Elderly Left Behind? How Older Workers Can Participate in the Modern Labor Market
In her 2021 State of the Union address, European Commission’s President Ursula von der Leyen announced that “[the EU] will invest in 5G and fiber. But equally important is the investment in digital skills.” Indeed, the EU Recovery and Resilience Facility, which runs until 2026, has earmarked substantial funds to tackle the digital divide, in acknowledgment of the fact that the EU is not only missing ICT specialists but also that many Europeans do not have sufficient digital skills to thrive in today’s society and labor market. Many observers argue that older workers in particular lack digital skills, suffering more often from computer anxiety and showing lower computer self-efficacy (Czaja et al. 2006). This lack of skills hampers their employability and productivity in a technologically fast-changing world.
Returns to ICT Skills
How important is mastering information and communication technology (ICT) on modern labor markets? We answer this question with unique data on ICT skills tested in 19 countries. Our two instrumental-variable models exploit technologically induced variation in broadband Internet availability that gives rise to variation in ICT skills across countries and German municipalities. We find statistically and economically significant returns to ICT skills. For instance, an increase in ICT skills similar to the gap between an average-performing and a top-performing country raises earnings by about 8 percent. One mechanism driving positive returns is selection into occupations with high abstract task content.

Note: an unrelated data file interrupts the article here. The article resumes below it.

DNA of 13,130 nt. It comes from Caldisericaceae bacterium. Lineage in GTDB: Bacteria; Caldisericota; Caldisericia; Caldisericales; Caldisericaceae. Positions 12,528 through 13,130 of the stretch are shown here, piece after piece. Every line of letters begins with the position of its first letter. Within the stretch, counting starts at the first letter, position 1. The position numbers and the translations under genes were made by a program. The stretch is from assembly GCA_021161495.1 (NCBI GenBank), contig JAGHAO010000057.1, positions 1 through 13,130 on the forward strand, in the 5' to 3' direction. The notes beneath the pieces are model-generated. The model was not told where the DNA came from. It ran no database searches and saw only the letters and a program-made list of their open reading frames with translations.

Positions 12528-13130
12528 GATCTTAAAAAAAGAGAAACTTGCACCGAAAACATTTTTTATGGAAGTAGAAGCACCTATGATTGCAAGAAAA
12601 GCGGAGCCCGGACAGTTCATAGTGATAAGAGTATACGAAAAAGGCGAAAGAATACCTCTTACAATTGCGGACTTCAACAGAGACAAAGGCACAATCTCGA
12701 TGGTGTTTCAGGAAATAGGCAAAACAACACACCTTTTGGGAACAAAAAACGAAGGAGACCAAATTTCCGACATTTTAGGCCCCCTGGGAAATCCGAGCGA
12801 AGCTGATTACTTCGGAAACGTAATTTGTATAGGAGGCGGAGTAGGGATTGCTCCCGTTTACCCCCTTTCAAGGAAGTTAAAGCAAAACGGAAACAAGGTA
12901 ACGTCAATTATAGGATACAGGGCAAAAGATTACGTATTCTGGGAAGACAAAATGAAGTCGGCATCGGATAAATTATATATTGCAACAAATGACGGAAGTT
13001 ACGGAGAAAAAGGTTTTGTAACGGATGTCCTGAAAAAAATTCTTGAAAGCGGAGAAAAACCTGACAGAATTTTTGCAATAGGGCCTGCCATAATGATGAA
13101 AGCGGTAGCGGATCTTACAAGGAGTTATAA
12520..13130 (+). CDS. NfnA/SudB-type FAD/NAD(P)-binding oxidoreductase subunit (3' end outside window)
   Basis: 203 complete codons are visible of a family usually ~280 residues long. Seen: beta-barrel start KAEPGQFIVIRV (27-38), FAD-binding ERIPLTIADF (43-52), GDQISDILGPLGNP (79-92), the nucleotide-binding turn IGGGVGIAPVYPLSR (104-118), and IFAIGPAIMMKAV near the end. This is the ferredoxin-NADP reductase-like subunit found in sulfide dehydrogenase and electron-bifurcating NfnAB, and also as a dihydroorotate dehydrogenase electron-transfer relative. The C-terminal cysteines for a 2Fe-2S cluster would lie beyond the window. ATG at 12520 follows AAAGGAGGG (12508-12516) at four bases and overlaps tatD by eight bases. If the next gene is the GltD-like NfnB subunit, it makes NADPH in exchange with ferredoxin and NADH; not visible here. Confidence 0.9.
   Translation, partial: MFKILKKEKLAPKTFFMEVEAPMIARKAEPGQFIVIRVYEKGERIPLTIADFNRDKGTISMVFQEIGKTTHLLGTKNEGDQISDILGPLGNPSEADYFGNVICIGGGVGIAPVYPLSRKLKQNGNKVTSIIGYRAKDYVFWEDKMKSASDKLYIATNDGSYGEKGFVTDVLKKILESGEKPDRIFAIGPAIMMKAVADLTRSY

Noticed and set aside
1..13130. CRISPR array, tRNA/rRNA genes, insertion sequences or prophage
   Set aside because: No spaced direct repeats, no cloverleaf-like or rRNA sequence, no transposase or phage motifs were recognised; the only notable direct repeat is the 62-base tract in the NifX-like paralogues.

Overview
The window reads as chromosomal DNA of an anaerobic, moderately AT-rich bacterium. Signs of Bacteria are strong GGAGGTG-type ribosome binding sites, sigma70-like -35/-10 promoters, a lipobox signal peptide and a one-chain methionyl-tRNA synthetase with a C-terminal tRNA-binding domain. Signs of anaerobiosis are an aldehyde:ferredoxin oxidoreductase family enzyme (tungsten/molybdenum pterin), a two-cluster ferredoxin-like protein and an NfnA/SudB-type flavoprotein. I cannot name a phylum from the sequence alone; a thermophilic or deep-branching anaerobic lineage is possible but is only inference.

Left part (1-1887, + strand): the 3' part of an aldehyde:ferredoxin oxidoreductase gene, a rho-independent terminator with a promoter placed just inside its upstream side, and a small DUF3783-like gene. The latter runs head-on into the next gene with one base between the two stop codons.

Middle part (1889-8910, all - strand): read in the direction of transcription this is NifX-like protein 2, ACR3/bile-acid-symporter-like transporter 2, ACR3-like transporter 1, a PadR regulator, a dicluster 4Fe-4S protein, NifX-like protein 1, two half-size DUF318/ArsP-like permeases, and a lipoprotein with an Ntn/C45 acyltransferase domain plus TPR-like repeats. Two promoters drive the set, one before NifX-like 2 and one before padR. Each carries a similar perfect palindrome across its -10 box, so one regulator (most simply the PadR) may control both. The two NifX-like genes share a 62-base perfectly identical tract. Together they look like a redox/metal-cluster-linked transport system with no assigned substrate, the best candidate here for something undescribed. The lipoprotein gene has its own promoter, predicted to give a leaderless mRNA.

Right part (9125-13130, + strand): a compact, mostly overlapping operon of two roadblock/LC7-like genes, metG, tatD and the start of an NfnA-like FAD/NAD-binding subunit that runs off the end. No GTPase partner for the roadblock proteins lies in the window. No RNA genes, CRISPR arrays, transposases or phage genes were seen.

Skills, Earnings, and Employment: Exploring Causality in the Estimation of Returns to Skills
Large-scale Assessments in Education,
Ample evidence indicates that a person’s human capital is important for success on the labor market in terms of both wages and employment prospects. However, unlike the efforts to identify the impact of school attainment on labor-market outcomes, the literature on returns to cognitive skills has not yet provided convincing evidence that the estimated returns can be causally interpreted. Using the PIAAC Survey of Adult Skills, this paper explores several approaches that aim to address potential threats to causal identification of returns to skills, in terms of both higher wages and better employment chances. We address measurement error by exploiting the fact that PIAAC measures skills in several domains. Furthermore, we estimate instrumental-variable models that use skill variation stemming from school attainment and parental education to circumvent reverse causation. Results show a strikingly similar pattern across the diverse set of countries in our sample. In fact, the instrumental-variable estimates are consistently larger than those found in standard least-squares estimations. The same is true in two “natural experiments,” one of which exploits variation in skills from changes in compulsory-schooling laws across U.S. states. The other one identifies technologically induced variation in broadband Internet availability that gives rise to variation in ICT skills across German municipalities. Together, the results suggest that least-squares estimates may provide a lower bound of the true returns to skills in the labor market.